Here’s another benefit of reading old newspapers: You’ll be able to get a feel for how things have changed over the years. One of the traps I have to constantly guard against is reading something and interpreting it in the context of today as opposed to when it happened.

Here’s an example.

In 2005, I was on the Pro Football Hall of Fame selection committee when Benny Friedman, the most prolific passer of the pre-stats era, was elected. I thought Friedman was one of the best choices the Hall’s senior committee made during my 13 years of voting. But from 1929-31, when Friedman played for the New York Giants and probably was at his best, the Packers won three straight NFL titles and were 4-1 against the Giants, who finished second by a half-game in both ’29 and ’30.

What was the difference between the teams?

When I went back and read the newspaper accounts, especially in the New York papers, I came away with the distinct impression it was because the Packers’ Verne Lewellen had a much bigger impact as a punter and all-around back than Friedman had as a passer. Teams averaged less than 10 points a game back then and field position more than anything seemed to dictate offensive strategy.

Based on old newspaper play-by-plays, Eric Goska, author and Packers’ stats guru, recently created a play-by-play of the 1929 late-season Packers-Giants game that settled that year’s title.

According to Goska, Lewellen punted seven times and averaged 50.6 yards, including first-down punts of 75, 63, 43 and 65 yards. Lewellen punted for 354 yards and also accounted for 84 yards passing, rushing and receiving. Friedman accounted for 117 yards, second-most of any player in the game. He ran 18 times for 5 yards and passed 14 times for 112 yards from the tailback position in a single-wing.

David Neft, one of the foremost football historians of all-time, researched Lewellen’s stats in much the same way as Goska and found that he had punted more than 100 times in each of three straight seasons, including 136 in 1928. Jacob Schum punted 56 times last season.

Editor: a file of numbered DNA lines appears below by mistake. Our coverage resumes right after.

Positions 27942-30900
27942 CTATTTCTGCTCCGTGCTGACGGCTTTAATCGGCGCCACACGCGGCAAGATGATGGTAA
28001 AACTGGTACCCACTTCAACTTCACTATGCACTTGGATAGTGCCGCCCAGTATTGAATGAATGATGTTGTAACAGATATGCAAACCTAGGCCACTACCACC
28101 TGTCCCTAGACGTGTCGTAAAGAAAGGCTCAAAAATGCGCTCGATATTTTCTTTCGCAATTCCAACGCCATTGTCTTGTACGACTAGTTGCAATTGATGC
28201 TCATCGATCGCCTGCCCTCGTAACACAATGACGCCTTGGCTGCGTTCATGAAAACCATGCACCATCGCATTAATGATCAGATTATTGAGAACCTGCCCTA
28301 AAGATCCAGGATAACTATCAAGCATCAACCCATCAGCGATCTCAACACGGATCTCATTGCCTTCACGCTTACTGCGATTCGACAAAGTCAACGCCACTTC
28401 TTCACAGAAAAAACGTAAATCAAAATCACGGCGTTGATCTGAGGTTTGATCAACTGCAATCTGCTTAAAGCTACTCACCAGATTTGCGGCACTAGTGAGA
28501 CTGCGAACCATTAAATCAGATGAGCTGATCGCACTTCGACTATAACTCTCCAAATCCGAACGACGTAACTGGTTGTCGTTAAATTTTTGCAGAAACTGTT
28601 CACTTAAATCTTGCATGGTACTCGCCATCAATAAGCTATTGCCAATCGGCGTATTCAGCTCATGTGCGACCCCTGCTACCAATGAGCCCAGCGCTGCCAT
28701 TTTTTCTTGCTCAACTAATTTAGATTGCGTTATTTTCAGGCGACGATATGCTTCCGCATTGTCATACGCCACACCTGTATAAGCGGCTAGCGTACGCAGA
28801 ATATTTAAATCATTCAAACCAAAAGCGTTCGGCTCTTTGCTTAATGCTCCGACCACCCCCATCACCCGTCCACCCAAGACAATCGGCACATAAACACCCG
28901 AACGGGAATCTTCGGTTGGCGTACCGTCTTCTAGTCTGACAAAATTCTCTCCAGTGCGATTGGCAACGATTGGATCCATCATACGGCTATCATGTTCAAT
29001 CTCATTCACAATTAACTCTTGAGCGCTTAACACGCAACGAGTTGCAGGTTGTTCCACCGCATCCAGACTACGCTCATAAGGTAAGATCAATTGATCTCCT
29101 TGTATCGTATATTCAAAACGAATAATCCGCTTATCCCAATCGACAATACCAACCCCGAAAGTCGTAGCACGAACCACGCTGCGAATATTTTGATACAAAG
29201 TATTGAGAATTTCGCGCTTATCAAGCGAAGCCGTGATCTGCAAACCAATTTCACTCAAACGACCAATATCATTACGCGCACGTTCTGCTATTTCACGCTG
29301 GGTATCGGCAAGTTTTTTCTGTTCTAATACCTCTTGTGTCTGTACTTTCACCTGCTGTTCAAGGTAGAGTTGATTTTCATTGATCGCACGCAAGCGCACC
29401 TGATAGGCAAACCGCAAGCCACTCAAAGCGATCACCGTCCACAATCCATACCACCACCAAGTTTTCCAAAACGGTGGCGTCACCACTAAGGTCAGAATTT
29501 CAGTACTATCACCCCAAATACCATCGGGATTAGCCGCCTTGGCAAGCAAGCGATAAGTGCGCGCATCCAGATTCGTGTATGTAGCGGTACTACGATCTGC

It’s impossible to appreciate Lewellen’s greatness without some comprehension of how different things were. And few, if any, recently published books will provide that.

Anyway, keep reading and enjoy what you do and you’ll become more knowledgeable and a better writer of history. And thanks for being a loyal reader.

Jerry from Wilmington, NC

What would you say is the second-most iconic Packers game behind the “Ice Bowl”?

The game I just wrote about in the previous answer. It would be the Packers’ 20-6 victory over the Giants on Nov. 24, 1929. It was the victory that propelled the Packers to their first NFL championship. It was a showdown of epic proportion: The Packers were 9-0 and the Giants, 8-0-1. And it was a dominant performance by the small-town Packers over a team from the largest city in the country when such topics created a much bigger buzz than they do today. By winning, the Packers were showered with more attention than they had ever received before.

In addition to the obvious, the David vs. Goliath angle that many New York writers latched onto, there also was another great storyline. The Packers used only 12 players. Ten played the entire 60 minutes and the 11th was forced out in the final minute with an injury.

Most important, I have my doubts the Packers would still be in existence today if they hadn’t won. In 1929, there were eight NFL games that drew 20,000 or more people, including six Giants game at the Polo Grounds. The Packers-Giants game drew 25,000, tied for fourth largest in the NFL.